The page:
Almost thirty years ago, Margaret Thatcher infamously declared that there is no such thing as society. She was followed, a few years later, by anthropologists eager to dismantle the concept of society, albeit for really quite different reasons. Maybe this time the anthropologists got there ahead of the politicians. Some twenty-five years after anthropologists seriously started to question their particular multiculturalism, politicians of quite some influence have declared it defunct.
Philip McCosker and Ed Kessler
This text introduces the section of articles resulting from a panel discussion of the Roman Catholic text ‘“The Gifts and the Calling of God are Irrevocable (Rom 11. 29)”: A Reflection on Theological Questions Pertaining to Catholic-Jewish Relations on the Occasion of the 50th Anniversary of “Nostra Aetate” at St Edmund’s College, Cambridge, in January 2016.
Spectacles of Otherness in Eighteenth-Century Illustrated Travel Books
The scene is set. Father Time reaches up to tie back the heavy swathes of curtain and reveals the extraordinary spectacle. But we are not the only viewers. Looking intently at what lies before her is an angelic scribe, who, quill in hand, records what she sees. To us, the angel’s words are illegible, the marks of ink only just visible along the top edge of the large manuscript she holds. Her divine text, however, has an earthly counterpart: the very Volume that we have open before us.
Temporal complexity and generational clashes in an East German city
Hoyerswerda, Germany's fastest-shrinking city, faces problems with the future that seem initially unrelated to the past and yet excite manifold conflicting accounts of it. The multiple and conflicting temporal references employed by Hoyerswerdians indicate that the temporal regime of postsocialism is accompanied, if not overcome, by the temporal framework of shrinkage. By reintroducing the analytical domain of the future, I show that local temporal knowledge practices are not historically predetermined by a homogenous postsocialist culture or by particular generational experiences. Rather, they exhibit what I call temporal complexity and temporal flexibility-creative uses of a variety of coexisting temporal references. My ethnographic material illustrates how such expressions of different forms of temporal reasoning structure social relations within and between different generations. Corresponding social groups are not simply divided by age, but are united through shared and heavily disputed negotiations of the post-Cold War era's contemporary crisis.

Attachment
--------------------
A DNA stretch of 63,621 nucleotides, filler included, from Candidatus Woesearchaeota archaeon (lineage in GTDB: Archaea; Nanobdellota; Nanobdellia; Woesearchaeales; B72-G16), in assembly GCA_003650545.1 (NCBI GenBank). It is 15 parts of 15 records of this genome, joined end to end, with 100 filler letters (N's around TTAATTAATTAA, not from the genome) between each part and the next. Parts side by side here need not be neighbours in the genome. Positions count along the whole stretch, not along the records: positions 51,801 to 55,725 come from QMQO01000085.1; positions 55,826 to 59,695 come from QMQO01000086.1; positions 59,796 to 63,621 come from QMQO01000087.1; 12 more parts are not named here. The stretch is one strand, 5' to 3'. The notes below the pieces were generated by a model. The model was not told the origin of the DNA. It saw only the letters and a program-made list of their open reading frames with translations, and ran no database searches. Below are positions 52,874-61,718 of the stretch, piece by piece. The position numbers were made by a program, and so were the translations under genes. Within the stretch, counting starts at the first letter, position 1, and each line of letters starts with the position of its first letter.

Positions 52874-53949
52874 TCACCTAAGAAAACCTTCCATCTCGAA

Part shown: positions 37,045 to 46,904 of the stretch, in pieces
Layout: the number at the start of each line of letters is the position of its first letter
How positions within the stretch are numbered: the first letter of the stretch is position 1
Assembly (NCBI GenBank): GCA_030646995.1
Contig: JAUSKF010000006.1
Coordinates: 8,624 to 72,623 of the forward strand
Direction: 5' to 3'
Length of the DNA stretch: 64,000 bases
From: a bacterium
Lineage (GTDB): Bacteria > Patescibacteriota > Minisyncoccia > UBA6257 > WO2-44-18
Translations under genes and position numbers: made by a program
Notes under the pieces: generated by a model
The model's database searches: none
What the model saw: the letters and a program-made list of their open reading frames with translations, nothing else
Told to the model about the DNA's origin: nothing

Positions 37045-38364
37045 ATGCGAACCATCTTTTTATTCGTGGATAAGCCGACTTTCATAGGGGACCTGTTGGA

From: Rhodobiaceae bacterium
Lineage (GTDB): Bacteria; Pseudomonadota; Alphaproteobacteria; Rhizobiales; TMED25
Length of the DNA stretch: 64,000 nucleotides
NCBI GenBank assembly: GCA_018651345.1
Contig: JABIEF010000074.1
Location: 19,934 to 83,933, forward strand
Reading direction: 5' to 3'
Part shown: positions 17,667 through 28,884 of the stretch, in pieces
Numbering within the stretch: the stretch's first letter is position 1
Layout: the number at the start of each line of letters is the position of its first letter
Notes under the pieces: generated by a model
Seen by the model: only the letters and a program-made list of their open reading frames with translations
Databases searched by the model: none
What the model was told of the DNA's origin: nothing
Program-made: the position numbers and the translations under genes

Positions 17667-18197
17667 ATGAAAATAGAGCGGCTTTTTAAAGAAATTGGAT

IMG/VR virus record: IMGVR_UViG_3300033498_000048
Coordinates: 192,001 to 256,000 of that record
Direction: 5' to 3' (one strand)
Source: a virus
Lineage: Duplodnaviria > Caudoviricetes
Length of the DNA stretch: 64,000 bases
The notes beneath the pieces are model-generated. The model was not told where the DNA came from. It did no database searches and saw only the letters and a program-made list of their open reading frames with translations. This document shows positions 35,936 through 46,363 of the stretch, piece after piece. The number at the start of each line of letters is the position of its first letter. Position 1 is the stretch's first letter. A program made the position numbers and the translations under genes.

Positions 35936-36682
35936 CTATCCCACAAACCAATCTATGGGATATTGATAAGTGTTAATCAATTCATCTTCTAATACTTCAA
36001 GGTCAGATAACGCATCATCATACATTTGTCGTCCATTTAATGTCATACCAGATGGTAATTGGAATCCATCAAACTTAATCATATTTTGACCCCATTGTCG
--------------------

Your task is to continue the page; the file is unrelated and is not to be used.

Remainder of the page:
Tradition, Ecology and the Public Role of Ethnology
The folk, who have been exorcised from contemporary academic concern, are now replaced with the populace. Simultaneously, places as ecological loci of meaning and social relations have been discarded in favour of globalised spaces. Arguably, the contemporary obsession with proving the inauthenticity of tradition is itself an essentialising discourse. This obsession has helped destroy places and their ecological relationships. European ethnology originated in the Enlightenment pursuit of good governance and social improvement, which rendered it an instrument of political control - putting the folk in their place. By critically reconstructing the public role of ethnology, we can redirect the ethnological searchlight. Should not the responsible ethnologist, rather than colluding in evictions of the folk from their place, cultivate a respectfully critical understanding of social, economic, political and ecological contexts, working with the folk reflexively, to help reclaim their place.